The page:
nication costs across rings are much higher than the cost within one ring, choice of processor sets
will lead to different communication costs. Furthermore, the KSR-1 system provides flexibility
for processor allocation: automatic load balancing and various processor binding methods. The
following experiments were designed to understand the processor allocation strategy among these
available alternatives.


3.2.1 Processor Sets vs. Performance

When an algorithm is executed on the KSR-1 system, the processors that are allocated for that
execution may be restricted to a subset, rather than all the processors in the system. The subset
may be within one ring or across multiple rings. Without this restriction, all the processors are
available for the algorithm, and each thread of the algorithm is assigned to a specific processor
automatically.
Suppose the three rings in the system are denoted as R,, Rb, Re, and the source relations R
and S reside in the disks which are controlled by the I/O processor in Rb. In order to find out the
impact of different processor sets on the performance of Grace hash join algorithm, we conducted
the following experiment: First, we restricted the processor set to Rb and executed the algorithm;
then we restricted the processor set to R, and Re and executed the algorithm. The parameters
used in this experiment were the same as those shown in section 3.1.1. From Figure 6, we observe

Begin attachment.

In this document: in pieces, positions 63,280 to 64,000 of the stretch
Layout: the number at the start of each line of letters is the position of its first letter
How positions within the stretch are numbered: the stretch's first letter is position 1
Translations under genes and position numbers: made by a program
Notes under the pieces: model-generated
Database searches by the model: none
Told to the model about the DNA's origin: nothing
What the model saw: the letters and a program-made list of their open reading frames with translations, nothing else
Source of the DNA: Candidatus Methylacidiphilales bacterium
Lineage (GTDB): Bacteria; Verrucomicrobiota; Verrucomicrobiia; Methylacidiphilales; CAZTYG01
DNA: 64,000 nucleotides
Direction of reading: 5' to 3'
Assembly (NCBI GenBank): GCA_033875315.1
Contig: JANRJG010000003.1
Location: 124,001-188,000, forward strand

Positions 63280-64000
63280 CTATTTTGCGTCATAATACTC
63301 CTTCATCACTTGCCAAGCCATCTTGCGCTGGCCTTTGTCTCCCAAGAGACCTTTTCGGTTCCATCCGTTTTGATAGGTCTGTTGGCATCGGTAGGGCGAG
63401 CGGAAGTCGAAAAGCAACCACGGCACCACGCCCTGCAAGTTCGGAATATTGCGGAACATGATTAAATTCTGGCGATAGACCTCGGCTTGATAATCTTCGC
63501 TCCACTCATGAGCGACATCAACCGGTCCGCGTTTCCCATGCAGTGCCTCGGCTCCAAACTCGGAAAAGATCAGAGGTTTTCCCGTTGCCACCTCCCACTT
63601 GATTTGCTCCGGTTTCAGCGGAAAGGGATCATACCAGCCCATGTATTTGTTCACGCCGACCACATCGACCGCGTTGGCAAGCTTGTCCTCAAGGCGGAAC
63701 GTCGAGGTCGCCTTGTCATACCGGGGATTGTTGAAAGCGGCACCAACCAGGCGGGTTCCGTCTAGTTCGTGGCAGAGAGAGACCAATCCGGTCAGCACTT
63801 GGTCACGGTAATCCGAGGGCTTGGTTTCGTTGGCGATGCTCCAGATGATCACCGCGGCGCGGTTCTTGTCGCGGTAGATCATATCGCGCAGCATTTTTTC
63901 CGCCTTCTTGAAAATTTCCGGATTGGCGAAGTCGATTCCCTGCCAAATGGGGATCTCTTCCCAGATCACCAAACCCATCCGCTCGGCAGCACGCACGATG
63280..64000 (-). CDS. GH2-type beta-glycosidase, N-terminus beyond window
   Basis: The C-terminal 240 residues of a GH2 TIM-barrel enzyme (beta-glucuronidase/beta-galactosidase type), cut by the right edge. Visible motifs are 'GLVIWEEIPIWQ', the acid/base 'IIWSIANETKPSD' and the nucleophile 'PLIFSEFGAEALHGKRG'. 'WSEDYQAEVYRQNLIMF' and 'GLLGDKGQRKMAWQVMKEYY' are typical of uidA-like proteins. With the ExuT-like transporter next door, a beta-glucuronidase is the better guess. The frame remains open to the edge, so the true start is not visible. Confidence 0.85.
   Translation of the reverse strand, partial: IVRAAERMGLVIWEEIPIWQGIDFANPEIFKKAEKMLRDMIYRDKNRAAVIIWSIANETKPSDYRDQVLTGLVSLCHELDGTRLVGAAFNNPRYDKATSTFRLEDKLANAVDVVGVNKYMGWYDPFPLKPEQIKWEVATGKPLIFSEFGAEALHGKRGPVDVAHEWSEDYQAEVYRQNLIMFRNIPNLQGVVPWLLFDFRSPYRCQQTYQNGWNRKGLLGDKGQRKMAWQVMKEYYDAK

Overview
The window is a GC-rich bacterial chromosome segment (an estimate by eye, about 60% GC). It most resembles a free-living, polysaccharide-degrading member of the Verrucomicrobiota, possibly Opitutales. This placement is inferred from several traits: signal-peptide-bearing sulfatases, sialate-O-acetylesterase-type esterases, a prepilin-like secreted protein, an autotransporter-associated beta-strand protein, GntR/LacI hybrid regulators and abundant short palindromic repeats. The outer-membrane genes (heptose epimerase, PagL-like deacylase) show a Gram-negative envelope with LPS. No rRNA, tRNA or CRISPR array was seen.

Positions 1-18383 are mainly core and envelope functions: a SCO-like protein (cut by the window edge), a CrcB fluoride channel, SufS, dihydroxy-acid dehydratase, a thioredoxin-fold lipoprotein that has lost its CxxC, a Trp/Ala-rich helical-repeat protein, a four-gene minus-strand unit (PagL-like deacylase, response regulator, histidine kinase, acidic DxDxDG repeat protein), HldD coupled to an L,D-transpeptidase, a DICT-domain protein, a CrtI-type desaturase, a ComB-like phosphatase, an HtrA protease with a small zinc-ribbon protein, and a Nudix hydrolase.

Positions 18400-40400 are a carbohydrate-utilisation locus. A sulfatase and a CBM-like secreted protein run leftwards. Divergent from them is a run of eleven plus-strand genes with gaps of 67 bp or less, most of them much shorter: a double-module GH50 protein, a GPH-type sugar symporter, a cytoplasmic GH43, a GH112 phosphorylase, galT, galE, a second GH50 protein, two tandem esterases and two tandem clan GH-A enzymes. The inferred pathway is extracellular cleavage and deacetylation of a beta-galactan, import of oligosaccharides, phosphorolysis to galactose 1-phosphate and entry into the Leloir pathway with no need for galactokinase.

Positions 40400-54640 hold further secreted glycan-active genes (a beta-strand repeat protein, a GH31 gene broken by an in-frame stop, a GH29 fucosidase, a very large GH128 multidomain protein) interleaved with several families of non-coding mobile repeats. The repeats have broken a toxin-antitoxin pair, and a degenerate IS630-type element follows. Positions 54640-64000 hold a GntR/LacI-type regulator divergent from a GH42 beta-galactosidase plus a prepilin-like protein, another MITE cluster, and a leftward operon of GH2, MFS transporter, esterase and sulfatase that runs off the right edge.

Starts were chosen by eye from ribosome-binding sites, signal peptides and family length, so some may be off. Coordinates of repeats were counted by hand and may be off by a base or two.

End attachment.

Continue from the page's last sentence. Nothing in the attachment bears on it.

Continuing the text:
that the elapsed time is smaller when the processor set is restricted to Rb. That means, using the
processors in Rb achieves better performance. An obvious reason for this result is the difference in
communication cost. When the processor set consists of the processors in both R, and Re, there
is data exchange between R, and Rb, or between Re and Rb. Since the relations are stored in the
disks connected to Rb, the processors in R, and Re need to communicate with the I/O controller
in Rb when they want to access the data files. The communication is across multiple rings and
involves ring:1. Thus, the communication cost is relatively high. In contrast, when the processor
set is restricted in Rb, although the processors still need to communicate with the I/O controller
to access the disks, all communication is within this ring and has lower cost.




























Figure 6: The Impact of Different Processor Sets


In Figure 6, with the increase in relation size, the difference in elapsed time increases. Larger
relation sizes imply more I/O operations should be performed, and each I/O operation involves
the communication between the processing processor and I/O processor. However, as we know,
the processors in both R, and Rc have to communicate with the I/O processor in Rb via ring:l
while the processors in Rb can communicate with the I/O processor directly. When the relation
size increases, the cumulative difference of communication cost gets larger. This is why the curves
in Figure 6 diverge.
Based on the above result and analysis, we can conclude that the location of the processor set
is critical to the performance of Grace hash join on the KSR-1 system. If the data is stored in
the disks connected to a particular ring, it is more efficient to use the processors within that ring.
When data is distributed across multiple rings, the communication cost is still a major issue in
processor allocation.


3.2.2 Load Balancing vs. Performance